This week I attended the Jewish Federations of North America’s General Assembly in Jerusalem. All told I will have driven three times from Tel Aviv to Jerusalem and back or around 500 km. Earlier this year and last I attended the President’s Conference at the same venue in Jerusalem.

The difference? this week I had to use a diesel engined car and burn more than 50 litters of fuel, spewing poisonous gasses into the beautiful forests and the faces of children in Jerusalem to do it. The previous two trips were completed in a car that burned nothing on the road.

Today in Tel Aviv a farce conference was held purporting to discuss alternatives to oil. The Prime Minister even spoke this evening. Well we had the best alternative in the world until May and then we lost it.

Speaking to Ha’aretz for the first time in public since the collapse in May, one of the founding investors of Better Place, Mike Granoff said:

The government of Israel and the prime minister have repeated and boldly identified oil dependence as a problem they want to address and solve. But every other government in the world and all the automakers and experts have reached a completely different conclusion than the government of Israel. Their conclusion is that encouraging electric cars is the best way to reduce oil dependence, and they’re adopting increasingly aggressive policies to promote this objective.”

Speaking about tonight’s conference, Ha’aretz reports of Granoff:

He was “astonished,” he said, when he learned that the Prime Minister’s Office was co-hosting an international conference with the Bloomberg news organization this week on alternative energy sources. “They’re talking there about how Israel can reduce its reliance on oil by 60 percent by 2025 with hardly a mention of electrification.”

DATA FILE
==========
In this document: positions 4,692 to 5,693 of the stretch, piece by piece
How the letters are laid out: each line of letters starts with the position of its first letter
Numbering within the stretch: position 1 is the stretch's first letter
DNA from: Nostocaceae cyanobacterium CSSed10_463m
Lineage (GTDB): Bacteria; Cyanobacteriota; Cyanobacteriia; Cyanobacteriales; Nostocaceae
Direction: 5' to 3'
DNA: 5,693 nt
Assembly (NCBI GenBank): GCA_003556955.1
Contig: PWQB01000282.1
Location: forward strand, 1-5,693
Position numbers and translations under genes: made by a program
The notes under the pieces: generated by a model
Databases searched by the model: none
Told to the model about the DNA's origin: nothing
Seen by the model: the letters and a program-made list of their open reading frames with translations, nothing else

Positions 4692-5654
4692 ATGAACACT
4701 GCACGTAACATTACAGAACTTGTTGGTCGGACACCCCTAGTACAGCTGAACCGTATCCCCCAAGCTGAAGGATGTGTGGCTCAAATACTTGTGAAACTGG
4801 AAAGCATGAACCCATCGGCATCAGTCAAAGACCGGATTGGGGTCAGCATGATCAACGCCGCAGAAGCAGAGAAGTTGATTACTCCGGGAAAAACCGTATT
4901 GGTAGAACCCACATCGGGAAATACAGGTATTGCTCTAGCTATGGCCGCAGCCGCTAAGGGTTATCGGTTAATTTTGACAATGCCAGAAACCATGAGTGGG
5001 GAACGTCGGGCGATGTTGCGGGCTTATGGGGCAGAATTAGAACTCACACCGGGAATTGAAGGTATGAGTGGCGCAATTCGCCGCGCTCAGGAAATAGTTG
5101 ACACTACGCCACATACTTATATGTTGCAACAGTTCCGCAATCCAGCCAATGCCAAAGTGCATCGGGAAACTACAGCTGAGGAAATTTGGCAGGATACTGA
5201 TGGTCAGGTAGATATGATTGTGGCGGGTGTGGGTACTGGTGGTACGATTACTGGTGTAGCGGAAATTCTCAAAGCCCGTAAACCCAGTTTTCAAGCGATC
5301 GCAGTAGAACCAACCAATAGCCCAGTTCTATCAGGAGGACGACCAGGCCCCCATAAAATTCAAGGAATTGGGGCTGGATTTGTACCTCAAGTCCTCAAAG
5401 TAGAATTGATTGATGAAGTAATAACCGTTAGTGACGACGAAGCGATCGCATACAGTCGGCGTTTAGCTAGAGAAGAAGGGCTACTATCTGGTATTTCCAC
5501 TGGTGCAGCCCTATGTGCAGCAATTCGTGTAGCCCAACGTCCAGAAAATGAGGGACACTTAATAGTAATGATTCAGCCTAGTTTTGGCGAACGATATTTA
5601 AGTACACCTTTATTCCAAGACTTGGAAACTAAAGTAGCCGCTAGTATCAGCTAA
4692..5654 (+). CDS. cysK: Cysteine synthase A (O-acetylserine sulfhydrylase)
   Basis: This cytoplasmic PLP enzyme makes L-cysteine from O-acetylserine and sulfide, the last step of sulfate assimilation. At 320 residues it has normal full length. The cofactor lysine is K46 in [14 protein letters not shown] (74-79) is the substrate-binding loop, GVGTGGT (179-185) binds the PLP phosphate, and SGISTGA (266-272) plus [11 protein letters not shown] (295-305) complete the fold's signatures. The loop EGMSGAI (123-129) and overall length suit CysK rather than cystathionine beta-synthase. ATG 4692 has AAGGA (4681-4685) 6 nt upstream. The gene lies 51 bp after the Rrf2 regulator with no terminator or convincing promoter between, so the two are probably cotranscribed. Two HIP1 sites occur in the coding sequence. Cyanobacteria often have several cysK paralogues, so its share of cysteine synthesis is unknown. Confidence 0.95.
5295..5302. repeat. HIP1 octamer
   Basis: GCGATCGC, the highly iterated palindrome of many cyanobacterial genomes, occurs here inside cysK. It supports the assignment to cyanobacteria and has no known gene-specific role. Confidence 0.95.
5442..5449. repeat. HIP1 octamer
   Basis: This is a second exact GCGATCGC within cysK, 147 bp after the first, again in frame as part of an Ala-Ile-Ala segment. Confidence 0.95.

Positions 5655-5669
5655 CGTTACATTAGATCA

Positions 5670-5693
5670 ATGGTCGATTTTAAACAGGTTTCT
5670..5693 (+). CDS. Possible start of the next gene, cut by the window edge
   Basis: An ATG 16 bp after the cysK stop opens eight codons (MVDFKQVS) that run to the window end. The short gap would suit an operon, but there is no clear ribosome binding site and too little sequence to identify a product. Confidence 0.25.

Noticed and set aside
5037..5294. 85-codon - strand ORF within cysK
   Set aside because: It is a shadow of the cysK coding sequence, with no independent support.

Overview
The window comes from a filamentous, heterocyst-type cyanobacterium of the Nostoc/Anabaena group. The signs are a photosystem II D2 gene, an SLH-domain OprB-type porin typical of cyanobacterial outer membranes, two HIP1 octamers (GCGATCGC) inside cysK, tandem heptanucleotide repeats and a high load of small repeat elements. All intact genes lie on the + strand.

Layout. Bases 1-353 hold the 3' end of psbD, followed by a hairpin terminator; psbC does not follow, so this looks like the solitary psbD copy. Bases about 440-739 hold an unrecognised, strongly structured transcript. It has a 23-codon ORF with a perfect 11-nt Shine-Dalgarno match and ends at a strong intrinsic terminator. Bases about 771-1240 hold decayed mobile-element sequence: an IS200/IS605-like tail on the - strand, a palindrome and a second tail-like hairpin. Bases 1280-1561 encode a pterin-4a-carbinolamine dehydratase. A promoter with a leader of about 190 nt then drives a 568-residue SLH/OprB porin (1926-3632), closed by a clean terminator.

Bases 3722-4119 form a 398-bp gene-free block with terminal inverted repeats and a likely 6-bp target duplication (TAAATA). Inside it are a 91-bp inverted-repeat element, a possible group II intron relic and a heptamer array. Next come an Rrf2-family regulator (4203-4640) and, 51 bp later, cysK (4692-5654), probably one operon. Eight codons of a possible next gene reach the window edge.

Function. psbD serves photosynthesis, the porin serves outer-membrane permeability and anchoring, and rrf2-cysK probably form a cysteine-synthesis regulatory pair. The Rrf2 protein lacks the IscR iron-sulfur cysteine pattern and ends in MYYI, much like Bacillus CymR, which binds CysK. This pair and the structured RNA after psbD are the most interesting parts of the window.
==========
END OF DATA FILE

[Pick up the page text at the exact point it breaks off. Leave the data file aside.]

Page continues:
Granoff does not argue (as neither do I) that the Government of Israel is responsible for the failure of Better Place. But I certainly agree with him that the country has squandered a huge gift since the collapse.

Once bankruptcy was declared, there could be no question that even non-financial government help would be going to rich shareholders. It would be going to clean up the air we all share and maintain Israel’s lead in electrification of transport.

Instead an incompetent process has ensued seeing the company sold twice to parties who could not pay for it. Vague promises from politicians to help which might have secured a viable running company never materialised. In fact huge blocks to the uptake of electric cars still remained.

Today in court it appeared that the unsold stock of 350 cars is to even be sold out of Israel! The fate of one of the largest networks of public charging infrastructure in the world, is still unsure with further court debate later this week.

I asked Mike for further comment and he sent me this, which seems appropriate to close with:

“It should be clear that I no longer have any pecuniary interest in the future of electric cars in Israel.  And after the outcome we had, by all rights I should wash my hands of it. But I’m still a Zionist and I still believe there will be a strong correlation between the countries that break the oil monopoly first and those that achieve the greatest economic and national security.  And in the 8 years since I have been a vocal advocate for electrification, I have yet to find a convincing argument that it is worth doing anything else to achieve that end.”


“Better Place did not always encourage partnership and cheerleaders, and that’s too bad.  But this government, committed as it says it is to the goal of breaking oil’s dominance, should have recognized the ability to leverage billions of shekels of private investment — even if they didn’t think it was the holy grail.”


“If you build a condo in Oregon, you are mandated to include EV charge spots.  If you live in a condo in Ramat Aviv and want an EV, you better hope you can convince ALL your neighbors to let you install one yourself — or you’re out of luck.  If you park a gasoline car in front of a charge point in Tel Aviv – well, that’s just fine, don’t expect a consequence.”